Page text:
Tales from American History, Band 1

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J. & J. Harper, 1833
 

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Seite 162 - All in a hot and copper sky, The bloody Sun, at noon, Right up above the mast did stand, No bigger than the Moon. Day after day, day after day, We stuck, nor breath nor motion; As idle as a painted ship Upon a painted ocean.
Seite 228 - ... the old world in magnitude, and separated by two vast oceans from all the earth hitherto known by civilized man! And how would his magnanimous spirit have been consoled, amidst the afflictions of age and the cares of penury, the neglect of a fickle public, and the injustice of an ungrateful king, could he have anticipated the splendid empires which were to spread over the beautiful world he had discovered; and the nations, and tongues, and languages which were to fill its lands with his renown,...
Seite 48 - ... or vesper hymn to the Virgin, he made an impressive address to his crew. He pointed out the goodness of God in thus conducting them by soft and favoring breezes across a tranquil ocean, cheering their hopes continually with fresh signs, increasing as their fears augmented, and thus leading and guiding them to a promised land.
Seite 153 - The pleasant life of the island was at an end,; the dream in the shade by day; the slumber during the sultry noontide heat by the fountain or the stream, or under the spreading...
Seite 49 - By the time the latter had ascended the roundhouse the light had disappeared. They saw it once or twice afterwards in sudden and passing gleams, as if it were a torch in the bark of a fisherman, rising and sinking with the waves, or in the hand of some person on shore, borne up and down as he walked from house to house. So transient and uncertain were these gleams that few attached any importance to them. Columbus, however, considered them as certain signs of land, and, moreover, that the land was...
Seite 66 - True it is, that after they felt confidence, and lost their fear of us, they were so liberal with what they possessed, that it would not be believed by those who had not seen it. If anything was asked of them, they never said no, but rather gave it cheerfully, and showed as much amity as if they gave their very hearts...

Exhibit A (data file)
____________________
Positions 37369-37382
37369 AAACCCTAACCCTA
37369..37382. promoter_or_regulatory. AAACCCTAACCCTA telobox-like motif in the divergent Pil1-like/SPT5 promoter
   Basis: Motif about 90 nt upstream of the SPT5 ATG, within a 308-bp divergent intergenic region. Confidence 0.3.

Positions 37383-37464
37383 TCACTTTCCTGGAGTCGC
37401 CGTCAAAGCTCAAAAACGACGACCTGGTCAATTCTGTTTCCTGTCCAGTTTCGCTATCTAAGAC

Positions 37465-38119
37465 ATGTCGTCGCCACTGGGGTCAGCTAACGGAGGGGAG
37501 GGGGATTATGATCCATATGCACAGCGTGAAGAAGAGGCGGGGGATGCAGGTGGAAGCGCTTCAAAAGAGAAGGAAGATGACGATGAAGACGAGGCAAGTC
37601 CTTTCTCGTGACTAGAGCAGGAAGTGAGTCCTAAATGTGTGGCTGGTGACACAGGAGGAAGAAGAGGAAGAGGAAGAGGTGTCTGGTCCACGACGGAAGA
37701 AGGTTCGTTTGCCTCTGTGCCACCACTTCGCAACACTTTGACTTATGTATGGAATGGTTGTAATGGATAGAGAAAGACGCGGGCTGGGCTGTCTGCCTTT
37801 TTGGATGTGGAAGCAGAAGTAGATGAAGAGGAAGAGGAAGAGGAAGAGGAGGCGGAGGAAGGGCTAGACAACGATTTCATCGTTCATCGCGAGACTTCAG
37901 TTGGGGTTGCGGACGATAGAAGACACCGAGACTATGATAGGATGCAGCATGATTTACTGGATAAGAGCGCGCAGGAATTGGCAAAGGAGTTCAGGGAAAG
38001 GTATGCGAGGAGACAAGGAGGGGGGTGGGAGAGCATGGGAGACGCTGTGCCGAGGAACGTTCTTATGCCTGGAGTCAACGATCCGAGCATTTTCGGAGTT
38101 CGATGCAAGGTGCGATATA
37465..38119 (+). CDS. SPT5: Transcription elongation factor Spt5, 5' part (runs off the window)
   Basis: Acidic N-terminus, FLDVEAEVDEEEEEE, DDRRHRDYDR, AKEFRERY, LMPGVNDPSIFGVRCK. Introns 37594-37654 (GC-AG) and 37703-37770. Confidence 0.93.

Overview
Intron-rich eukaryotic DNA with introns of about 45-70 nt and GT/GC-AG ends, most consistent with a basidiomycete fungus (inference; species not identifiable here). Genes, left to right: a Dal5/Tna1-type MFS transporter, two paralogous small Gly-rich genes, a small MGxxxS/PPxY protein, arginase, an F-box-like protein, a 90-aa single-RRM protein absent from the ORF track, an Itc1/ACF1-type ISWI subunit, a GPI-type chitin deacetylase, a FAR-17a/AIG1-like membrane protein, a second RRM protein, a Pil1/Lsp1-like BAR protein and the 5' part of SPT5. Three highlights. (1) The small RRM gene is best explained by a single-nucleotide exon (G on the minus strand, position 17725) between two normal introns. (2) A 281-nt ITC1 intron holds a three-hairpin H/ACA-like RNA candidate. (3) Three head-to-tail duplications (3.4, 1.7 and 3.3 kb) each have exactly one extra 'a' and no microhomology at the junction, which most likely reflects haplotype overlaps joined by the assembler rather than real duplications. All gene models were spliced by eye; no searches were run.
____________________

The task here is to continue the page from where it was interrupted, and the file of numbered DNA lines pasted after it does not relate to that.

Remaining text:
Seite 133 - THE groves were God's first temples. Ere man learned To hew the shaft, and lay the architrave, And spread the roof above them — ere he framed The lofty vault, to gather and roll back The sound of anthems ; in the darkling wood, Amid the cool and silence, he knelt down, And offered to the Mightiest solemn thanks And supplication.
Seite 50 - There — in the west ! and now, alas, 'tis gone ! — 'Twas all a dream ! we gaze and gaze in vain ! But mark and speak not, there it comes again ! It moves ! — what form unseen, what being there With torch-like lustre fires the murky air ? His instincts, passions, say, how like our own ! O, when will day reveal a world unknown...
Seite 190 - their majesties commanded me by letter to submit to whatever Bobadilla should order in their name ; by their authority he has put upon me these chains, I will wear them until they shall order them to be taken off, and I will preserve them afterwards as relics and memorials of the reward of my services...
Seite 228 - What visions of glory would have broke upon his mind could he have known that he had indeed discovered a new continent, equal to the whole of the old world in magnitude, and separated by two vast oceans from all the earth hitherto known by civilized man...

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